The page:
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Wednesday, June 29, 2005

Theology Rap and Transfiguration: Until the Day Dawns

Theology Rap

Streams in the deserts restoring us to life
Impelled by the Spirit reclaiming our strife
Bread sent from heaven and fruit of the vine
Community's nurturing right down the line
Sitting in the courtyard feeling sort of fine
Wondering what to do with no crystal-clear sign
Making lemonade and squeezing more limes
Parsing out daze but expecting few rhymes
Art world church world blog-style sites
Funky seafood burritos kiwi cranberry lights
Preachers teachers shopkeepers into God's rules
Multiplicitous musics sun-basking pools
Reading into history expectations and hope
One more time knowing now I gotta cope
Charge into the world make another new try
Instead of just settling reaching for the sky
Challenging this planet to listen now and hear
Everything I offer it experience held dear
Truro Massachusetts hazy morning in July
San Diego still is Paradise and this is no lie
I'm giving my sorrow and all of my pain
To God the Almighty, Lover not vain
Expecting just mercy and grace in the rain
Falling from heaven embracing the earth
God's glory incarnate declaring our worth

Over on Desert Spirit's Fire, my theology blog, my February 6, 2005 post, Transfiguration: Until the Day Dawns, relates so well to the rap I just wrote, I'm posting it here verbatim. In the ideal world I long for I'd definitely edit it some, but at the moment I have more urgent stuff to do, so here it is:

Texts – nkjv

Matthew 17:1-9

1 Now after six days Jesus took Peter, James, and John his brother, led them up on a high mountain by themselves; 2 and He was transfigured before them. His face shone like the sun, and His clothes became as white as the light. 3 And behold, Moses and Elijah appeared to them, talking with Him. 4 Then Peter answered and said to Jesus, “Lord, it is good for us to be here; if You wish, I will make here three tabernacles: one for You, one for Moses, and one for Elijah.”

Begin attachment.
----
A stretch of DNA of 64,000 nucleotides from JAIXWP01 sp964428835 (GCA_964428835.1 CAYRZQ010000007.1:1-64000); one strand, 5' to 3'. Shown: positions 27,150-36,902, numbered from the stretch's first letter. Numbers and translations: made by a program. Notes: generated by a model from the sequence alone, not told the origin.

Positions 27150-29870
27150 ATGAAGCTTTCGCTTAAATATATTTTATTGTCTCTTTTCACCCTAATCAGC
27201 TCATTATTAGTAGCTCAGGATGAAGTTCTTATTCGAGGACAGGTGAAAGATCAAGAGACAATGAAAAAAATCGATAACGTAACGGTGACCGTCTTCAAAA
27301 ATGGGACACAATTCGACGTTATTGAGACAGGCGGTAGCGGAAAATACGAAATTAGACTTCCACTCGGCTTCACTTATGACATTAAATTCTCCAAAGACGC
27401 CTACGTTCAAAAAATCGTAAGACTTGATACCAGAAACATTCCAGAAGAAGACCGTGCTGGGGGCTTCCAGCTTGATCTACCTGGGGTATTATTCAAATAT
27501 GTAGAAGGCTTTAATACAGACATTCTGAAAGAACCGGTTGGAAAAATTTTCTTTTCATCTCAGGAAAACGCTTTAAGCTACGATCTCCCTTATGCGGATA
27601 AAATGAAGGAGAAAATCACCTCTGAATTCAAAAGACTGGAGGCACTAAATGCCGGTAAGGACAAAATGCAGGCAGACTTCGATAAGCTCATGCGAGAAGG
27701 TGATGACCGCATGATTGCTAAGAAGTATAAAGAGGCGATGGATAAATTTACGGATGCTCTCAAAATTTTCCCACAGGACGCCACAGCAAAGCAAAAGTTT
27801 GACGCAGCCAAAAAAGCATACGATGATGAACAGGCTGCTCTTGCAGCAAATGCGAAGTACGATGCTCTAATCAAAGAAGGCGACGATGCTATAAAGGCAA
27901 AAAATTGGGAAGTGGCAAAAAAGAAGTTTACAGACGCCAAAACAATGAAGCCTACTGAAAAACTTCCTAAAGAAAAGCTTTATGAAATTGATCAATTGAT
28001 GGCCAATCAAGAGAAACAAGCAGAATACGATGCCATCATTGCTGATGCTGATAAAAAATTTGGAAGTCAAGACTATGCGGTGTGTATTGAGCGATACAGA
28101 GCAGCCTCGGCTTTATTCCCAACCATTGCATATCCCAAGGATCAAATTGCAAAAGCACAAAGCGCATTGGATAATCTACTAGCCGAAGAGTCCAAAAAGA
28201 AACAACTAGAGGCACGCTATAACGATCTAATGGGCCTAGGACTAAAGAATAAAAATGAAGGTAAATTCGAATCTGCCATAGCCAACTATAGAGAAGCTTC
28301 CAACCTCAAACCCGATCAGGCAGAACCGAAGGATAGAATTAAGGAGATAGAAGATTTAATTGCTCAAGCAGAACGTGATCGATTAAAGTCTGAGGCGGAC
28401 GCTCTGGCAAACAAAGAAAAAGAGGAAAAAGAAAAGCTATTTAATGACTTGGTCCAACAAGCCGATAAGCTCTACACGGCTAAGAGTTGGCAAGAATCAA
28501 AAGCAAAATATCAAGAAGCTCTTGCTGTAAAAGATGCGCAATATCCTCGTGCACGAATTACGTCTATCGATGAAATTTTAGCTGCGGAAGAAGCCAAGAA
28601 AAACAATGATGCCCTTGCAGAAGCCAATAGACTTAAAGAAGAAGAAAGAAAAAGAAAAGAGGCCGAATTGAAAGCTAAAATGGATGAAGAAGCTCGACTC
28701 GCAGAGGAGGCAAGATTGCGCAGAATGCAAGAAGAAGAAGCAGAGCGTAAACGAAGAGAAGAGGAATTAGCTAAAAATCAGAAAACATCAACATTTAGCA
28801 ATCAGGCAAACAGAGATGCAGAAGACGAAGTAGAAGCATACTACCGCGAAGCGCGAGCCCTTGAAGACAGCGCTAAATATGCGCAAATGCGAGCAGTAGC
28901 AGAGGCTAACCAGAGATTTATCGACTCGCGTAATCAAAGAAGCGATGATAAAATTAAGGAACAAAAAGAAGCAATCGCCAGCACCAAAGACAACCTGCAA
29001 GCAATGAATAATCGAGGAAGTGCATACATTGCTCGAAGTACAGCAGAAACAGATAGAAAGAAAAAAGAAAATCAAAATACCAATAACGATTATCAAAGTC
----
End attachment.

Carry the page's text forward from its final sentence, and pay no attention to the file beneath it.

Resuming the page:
... 9 Now as they came down from the mountain, Jesus commanded them, saying, “Tell the vision to no one until the Son of Man is risen from the dead.”

2 Peter 1:16-19

16 For we did not follow cunningly devised fables when we made known to you the power and coming of our Lord Jesus Christ, ...but were eyewitnesses of His majesty. 17 For He received from God the Father honor and glory when such a voice came to Him from the Excellent Glory: “This is My beloved Son, in whom I am well pleased.” 18 And we heard this voice which came from heaven when we were with Him on the holy mountain.

19 We also have the more sure prophetic word, which you do well to heed as a light that shines in a dark place, until the day dawns and the morning star rises in your hearts...

Until the Day Dawns
Son of the Excellent Glory, Whose birth and life among us sanctifies all creation, Creator of the Cosmic Dance and Hope Everlasting: as we celebrate another spectacular vision of your Sonship, may we relentlessly live as signs of the reconciliation of heaven and earth, in service to one another and the world. Amen!
“Tell the vision to no one until the Son of Man – the Human One – is risen from the dead!”

Also in some of Jesus’ words recorded by the gospel-writer Matthew, we hear: [12:40] An evil and perverse generation seeks signs, but no sign will be given it except the Sign of Jonah: for just as Jonah was three days and three nights in the belly of the great fish, so will the Human One – the Son of Man – be three days and three nights in the heart of the earth!

In the Good News according to Luke: [11:29] And while the crowds were thickly gathered together, Jesus began to say, “This is an evil generation. It seeks a sign, and no sign will be given to it except the sign of Jonah the prophet.”